- What a PIg!
Looks like it was made in a blacksmith’s forge. Not by a blacksmith though, more likely by a passing tramp who fancied a go.
Still, if it rides well, go for it. I was well tempted to get one of these tbh after I decided to ditch the Mmmbop, came down to this or a C456.Posted 6 years agokaesaeMember
A drunken mother wouldn’t love that thing, a drunken mother on ecstacy might, naa on second thoughts no chance.
Hahaha! just joking that looks fine.
Tomorrow I will try and get the time to post up a picture of my bike, truly gopping.
But she rider very lovely, wet or dry, rough or smooth, dirty or clean and for as long as I like.
She doesn’t suffer from headaches, selective memory, incoherent ranting, delusional stropppyness, or any of the other afflictions that can sometimes affect otherwise great rides 😉Posted 6 years agoGavinBSubscriber
Sorry if I’ve put a few people off their dinner 😀
I’d actually emailed Brant and chatted at length to Adam at The Bike Chain, and both emphatically said that I should get a 20″, but having owned a 20″ Inbred a few years ago, and still being somewhat scarred by the feeling of being perched on top of a gate, I was convinced that I should go down a size, accept that climbing would be slightly compromised. I was wrong though. The geometry lets it climb really, really well yet stick it downhill, and it rips. It really rips.
I would recommend car park posers to look elsewhere 😉Posted 6 years agoGavinBSubscriber
The swap from a BFe to a Blue Pig X was agonised over, with way too long spent checking on geometry, frame sizes, fork and axle options. The list started pretty long: another BFe (although this time in Large, as my old one was a Medium, bought when Cotic only made them in Small and Medium), a Blue Pig X, Evil Sovereign, Dialled Alpine and a Transition Trans-am.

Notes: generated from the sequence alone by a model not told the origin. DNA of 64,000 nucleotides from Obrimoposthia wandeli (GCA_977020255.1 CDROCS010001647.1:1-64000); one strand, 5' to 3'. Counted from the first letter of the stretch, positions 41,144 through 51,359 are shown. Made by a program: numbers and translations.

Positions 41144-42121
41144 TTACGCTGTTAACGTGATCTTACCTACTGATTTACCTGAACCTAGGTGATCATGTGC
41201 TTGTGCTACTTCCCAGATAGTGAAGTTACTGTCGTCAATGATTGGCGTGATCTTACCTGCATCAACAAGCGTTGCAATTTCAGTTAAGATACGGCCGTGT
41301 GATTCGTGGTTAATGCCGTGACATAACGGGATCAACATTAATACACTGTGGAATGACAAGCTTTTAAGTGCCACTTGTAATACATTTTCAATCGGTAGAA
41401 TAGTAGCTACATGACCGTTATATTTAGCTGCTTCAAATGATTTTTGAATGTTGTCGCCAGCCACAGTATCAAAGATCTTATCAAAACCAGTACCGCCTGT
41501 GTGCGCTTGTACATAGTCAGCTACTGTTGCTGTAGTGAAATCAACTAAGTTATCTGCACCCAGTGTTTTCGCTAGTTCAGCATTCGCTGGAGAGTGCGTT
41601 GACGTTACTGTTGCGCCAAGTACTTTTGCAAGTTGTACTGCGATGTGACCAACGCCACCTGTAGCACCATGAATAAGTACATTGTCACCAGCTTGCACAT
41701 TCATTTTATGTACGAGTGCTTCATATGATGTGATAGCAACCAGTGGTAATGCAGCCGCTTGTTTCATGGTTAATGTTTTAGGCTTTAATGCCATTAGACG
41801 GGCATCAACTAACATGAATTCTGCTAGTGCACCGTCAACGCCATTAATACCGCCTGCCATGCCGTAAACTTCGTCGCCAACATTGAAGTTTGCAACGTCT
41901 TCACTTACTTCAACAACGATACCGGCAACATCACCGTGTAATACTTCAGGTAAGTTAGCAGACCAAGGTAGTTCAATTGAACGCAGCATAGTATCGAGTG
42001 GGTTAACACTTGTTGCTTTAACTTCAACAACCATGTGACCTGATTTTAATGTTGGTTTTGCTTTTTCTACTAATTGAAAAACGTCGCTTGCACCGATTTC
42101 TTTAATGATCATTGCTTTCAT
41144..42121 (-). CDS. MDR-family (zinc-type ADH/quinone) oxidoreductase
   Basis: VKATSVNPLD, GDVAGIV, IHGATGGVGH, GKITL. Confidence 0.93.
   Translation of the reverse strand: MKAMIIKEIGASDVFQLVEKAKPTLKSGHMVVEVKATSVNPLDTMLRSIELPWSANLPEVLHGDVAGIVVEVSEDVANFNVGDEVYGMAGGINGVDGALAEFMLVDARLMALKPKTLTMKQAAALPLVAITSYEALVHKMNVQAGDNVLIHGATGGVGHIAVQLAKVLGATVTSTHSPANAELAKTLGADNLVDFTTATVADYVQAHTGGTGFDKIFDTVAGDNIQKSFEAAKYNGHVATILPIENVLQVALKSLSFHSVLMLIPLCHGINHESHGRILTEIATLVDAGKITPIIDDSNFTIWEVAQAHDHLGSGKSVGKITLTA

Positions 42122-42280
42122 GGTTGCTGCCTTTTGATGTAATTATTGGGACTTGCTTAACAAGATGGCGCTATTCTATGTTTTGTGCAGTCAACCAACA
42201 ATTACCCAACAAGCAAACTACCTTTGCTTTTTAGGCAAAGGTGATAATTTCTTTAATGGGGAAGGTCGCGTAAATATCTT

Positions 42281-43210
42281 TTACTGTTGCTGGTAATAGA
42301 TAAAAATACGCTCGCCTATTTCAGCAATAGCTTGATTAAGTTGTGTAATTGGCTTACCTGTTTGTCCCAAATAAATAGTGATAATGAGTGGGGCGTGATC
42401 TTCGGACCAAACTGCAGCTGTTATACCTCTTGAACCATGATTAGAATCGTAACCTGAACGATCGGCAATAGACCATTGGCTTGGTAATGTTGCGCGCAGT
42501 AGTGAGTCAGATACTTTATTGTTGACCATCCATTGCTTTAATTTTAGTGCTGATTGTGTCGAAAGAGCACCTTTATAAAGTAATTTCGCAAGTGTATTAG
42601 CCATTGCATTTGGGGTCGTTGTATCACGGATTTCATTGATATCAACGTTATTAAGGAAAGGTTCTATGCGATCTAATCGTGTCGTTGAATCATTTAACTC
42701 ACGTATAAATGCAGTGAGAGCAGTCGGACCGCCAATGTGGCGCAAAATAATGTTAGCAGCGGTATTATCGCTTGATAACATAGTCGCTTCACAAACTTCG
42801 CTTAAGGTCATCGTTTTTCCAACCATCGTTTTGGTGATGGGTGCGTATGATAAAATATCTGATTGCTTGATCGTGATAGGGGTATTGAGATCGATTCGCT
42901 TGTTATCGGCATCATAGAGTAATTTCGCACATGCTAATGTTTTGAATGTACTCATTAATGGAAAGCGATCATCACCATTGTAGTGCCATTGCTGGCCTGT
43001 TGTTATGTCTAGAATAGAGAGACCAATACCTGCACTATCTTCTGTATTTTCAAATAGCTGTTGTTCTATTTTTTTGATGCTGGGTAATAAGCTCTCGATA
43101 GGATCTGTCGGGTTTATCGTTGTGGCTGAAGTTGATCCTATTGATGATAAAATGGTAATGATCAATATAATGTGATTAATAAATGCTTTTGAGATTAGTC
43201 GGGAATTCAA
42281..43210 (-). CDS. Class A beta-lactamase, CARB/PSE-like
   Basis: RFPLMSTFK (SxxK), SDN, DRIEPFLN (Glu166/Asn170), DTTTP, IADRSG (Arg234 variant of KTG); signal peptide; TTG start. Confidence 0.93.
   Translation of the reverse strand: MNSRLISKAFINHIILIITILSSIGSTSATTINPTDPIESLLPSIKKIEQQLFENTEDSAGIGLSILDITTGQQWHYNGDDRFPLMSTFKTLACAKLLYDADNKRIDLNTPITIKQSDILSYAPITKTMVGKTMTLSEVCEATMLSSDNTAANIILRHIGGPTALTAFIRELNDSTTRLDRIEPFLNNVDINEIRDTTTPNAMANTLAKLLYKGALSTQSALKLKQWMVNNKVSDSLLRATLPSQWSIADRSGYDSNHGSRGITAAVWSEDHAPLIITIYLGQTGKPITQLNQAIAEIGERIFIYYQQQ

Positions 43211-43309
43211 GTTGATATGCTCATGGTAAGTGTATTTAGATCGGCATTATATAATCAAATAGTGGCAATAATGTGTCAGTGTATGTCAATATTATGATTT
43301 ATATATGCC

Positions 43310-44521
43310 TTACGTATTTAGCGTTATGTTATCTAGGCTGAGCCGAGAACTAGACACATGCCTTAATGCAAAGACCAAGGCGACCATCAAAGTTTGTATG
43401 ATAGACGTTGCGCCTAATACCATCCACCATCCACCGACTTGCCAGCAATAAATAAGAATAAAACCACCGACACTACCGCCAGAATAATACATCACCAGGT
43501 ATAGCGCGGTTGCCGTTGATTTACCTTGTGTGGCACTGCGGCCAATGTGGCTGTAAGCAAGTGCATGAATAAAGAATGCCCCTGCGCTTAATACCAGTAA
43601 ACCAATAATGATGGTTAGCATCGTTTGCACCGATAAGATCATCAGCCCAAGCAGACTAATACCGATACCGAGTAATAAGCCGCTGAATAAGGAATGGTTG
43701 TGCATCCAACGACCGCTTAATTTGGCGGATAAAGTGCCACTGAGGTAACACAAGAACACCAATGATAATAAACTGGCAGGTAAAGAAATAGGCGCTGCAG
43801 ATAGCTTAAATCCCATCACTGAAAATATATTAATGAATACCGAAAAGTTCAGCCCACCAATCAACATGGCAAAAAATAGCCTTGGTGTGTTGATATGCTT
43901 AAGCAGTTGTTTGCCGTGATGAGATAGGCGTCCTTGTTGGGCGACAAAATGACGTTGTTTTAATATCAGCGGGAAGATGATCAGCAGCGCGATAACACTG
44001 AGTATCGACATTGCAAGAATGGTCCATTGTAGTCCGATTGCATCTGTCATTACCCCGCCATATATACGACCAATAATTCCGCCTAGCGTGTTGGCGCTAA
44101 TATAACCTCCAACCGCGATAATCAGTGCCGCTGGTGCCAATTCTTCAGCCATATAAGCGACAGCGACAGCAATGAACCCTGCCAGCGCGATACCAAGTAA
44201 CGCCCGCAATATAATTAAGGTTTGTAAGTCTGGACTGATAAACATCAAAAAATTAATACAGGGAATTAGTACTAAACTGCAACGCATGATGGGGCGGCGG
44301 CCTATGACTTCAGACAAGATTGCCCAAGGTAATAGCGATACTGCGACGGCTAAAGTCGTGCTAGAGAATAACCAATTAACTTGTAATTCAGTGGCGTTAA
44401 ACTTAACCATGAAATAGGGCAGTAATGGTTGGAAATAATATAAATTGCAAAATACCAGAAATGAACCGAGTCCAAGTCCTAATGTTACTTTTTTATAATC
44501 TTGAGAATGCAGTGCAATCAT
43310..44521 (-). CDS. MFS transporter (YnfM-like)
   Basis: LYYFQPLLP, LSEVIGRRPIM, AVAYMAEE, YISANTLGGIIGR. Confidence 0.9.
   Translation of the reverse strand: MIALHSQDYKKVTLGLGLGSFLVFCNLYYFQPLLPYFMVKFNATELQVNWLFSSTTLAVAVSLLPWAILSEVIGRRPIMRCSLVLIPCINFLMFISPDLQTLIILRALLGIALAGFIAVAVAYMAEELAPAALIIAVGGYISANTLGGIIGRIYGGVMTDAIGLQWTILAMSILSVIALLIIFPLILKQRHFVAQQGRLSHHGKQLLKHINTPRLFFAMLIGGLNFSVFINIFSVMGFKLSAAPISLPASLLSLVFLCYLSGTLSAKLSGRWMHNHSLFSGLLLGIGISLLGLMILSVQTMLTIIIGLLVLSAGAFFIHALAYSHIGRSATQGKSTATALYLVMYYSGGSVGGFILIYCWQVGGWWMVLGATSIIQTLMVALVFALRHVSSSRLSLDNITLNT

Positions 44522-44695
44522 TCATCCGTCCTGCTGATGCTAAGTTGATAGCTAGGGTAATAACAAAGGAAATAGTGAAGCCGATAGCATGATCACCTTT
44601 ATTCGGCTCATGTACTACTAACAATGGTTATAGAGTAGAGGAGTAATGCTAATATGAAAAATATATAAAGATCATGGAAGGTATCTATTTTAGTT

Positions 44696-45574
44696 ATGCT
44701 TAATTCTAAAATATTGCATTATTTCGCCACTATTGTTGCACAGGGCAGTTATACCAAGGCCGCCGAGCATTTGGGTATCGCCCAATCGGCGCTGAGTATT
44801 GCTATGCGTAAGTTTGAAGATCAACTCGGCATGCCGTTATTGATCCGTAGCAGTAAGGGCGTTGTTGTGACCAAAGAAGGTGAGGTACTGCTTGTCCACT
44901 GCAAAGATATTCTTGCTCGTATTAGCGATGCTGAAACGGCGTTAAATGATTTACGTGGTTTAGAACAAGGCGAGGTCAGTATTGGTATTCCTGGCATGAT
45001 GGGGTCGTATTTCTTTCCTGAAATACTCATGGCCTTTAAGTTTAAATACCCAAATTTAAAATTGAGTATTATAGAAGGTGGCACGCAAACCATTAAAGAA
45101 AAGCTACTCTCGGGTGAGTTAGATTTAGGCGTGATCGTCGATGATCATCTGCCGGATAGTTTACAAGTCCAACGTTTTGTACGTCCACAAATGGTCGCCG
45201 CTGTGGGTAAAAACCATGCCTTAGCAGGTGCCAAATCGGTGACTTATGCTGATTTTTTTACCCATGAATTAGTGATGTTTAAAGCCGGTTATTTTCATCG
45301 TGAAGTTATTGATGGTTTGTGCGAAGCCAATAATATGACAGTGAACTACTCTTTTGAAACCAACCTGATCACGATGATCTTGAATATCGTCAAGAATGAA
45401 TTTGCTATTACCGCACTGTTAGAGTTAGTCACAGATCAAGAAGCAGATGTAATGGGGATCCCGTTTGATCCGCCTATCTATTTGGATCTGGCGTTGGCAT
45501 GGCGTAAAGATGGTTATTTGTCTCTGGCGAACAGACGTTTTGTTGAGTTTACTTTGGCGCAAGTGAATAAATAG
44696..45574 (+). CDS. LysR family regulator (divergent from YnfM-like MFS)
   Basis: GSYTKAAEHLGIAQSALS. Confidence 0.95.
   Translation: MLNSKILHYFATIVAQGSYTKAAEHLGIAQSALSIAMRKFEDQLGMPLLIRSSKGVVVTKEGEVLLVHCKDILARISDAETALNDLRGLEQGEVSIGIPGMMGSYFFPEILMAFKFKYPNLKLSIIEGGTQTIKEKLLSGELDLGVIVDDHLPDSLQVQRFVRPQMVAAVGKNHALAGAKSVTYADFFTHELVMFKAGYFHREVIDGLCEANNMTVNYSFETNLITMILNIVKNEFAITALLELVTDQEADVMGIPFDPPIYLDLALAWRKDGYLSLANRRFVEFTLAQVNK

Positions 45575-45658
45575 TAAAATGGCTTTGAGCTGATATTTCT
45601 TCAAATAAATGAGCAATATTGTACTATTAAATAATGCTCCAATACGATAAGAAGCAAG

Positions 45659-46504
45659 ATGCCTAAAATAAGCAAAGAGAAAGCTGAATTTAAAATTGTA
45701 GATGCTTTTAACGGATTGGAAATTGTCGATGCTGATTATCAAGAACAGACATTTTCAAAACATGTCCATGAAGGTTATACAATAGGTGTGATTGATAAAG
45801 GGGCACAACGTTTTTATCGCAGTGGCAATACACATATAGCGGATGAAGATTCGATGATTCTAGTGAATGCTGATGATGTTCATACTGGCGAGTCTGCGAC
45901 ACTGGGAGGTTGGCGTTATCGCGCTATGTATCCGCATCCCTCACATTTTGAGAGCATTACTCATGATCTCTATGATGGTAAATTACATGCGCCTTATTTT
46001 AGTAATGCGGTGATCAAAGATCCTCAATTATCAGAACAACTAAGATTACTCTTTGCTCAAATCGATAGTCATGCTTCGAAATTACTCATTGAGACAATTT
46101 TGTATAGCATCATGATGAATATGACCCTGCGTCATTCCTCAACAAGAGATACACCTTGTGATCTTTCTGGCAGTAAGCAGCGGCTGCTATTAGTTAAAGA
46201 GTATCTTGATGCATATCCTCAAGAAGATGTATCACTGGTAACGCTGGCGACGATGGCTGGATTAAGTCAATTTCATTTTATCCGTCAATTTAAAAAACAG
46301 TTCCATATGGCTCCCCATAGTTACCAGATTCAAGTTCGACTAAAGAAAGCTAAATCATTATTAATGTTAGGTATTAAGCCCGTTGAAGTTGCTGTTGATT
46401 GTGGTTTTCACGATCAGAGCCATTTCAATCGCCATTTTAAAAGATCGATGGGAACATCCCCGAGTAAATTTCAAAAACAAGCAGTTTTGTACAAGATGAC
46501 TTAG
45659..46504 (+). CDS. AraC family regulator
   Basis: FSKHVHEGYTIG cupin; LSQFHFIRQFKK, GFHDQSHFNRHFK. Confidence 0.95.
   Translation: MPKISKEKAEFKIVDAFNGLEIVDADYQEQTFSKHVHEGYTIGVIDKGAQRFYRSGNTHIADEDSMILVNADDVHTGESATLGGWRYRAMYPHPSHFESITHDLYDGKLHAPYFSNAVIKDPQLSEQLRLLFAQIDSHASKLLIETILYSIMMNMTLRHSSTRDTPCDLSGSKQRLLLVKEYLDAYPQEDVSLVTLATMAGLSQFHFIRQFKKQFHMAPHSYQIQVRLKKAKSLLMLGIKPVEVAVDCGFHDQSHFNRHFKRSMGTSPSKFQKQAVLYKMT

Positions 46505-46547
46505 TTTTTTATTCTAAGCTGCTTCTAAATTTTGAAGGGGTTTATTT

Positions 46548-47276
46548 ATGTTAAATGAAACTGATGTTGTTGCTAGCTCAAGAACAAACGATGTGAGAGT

So, after weighing everything up, I plumped for the Pig X, and after taking advice from quite a few decided on a 20″, rather than the 18 that I was sure would be right. I was really concerned about it being ‘gate-like’, too stretched out and, I guess, too XC-like, rather than fun and slack.
First off, when it arrived I was pretty sceptical of whether I’d done the right thing. It looked huge, and not at all what the pictures of the frame look like in any website review, or on the Ragley website. The stock pictures are probably all 16″ frames, and there is quite a difference. The top tube is massive and doesn’t drop too much from headtube to seat tube. The bent seat stays are quite different and DMR swapouts are very tidy, and look like they’ll give me a few options, should I want to run it SS or swap in a 12mm bolt through. I was pretty quizzical over the cable/hose clamps, as most modern frames just have little guides allowing you to zip-tie everything in place. These are much more accomplished, allowing you to swap in a dropper seatpost, or change cables without having to clip off all the zip-ties and then scrabble around for another handful or so to secure everything again.
After building it up, I was getting even more worried. There really didn’t appear to be a huge amount of seatpost showing, certainly compared to the BFe, or the Soul or pretty much every other bike I’d ever owned. It just looked wrong, as if to compound my worries, I compared built dimensions with my Roadrat commuter, and found that the top tube/standover was actually greater on the Roadrat. 😕
And, so to the first couple of test rides, with more than a little apprehension that it would be finding itself on the Classifieds within a couple of days, with me feeling an idiot at buying a bike that was clearly not what I wanted. Manualling, the front pops up nicely, and powered-manuals are really snappy, yet climbing it felt nimble and with a longer TT than I have ridden previously, loads easier to transfer weight where its needed to keep things turning. The scientific weigh-in (when I was lifting it over a few, ahem, stiles) was quite impressive, it felt surprisingly light, certainly noticeably lighter than the (smaller) BFe, although all the kit was a straight swap.
Its first descent was the San Marino/Belmont descent followed by climbing all the way back up, then Two Lads/Kennels descent. Its a fair test of any bike, as the drops, jumps, speed and roughness keep you working, plus its an area I know very well, and have ridden it on a wide range of bikes, so know roughly what I should be able to do on it.
The bike continued to display its nimbleness, easily popping off edges and lips, and hopping easily across ruts. The back end has miles more give than the BFe, but never noodly. Even straight-lining through a few rougher sections posed no problems. The size of the frame was never apparent, and it just made me grin and whoop all the way back home.
So, in summary, sometimes I think its best not to worry too much about how something looks, and actually measure it purely on how it rides. I think this frame will be with me for quite a while yet!Posted 6 years ago
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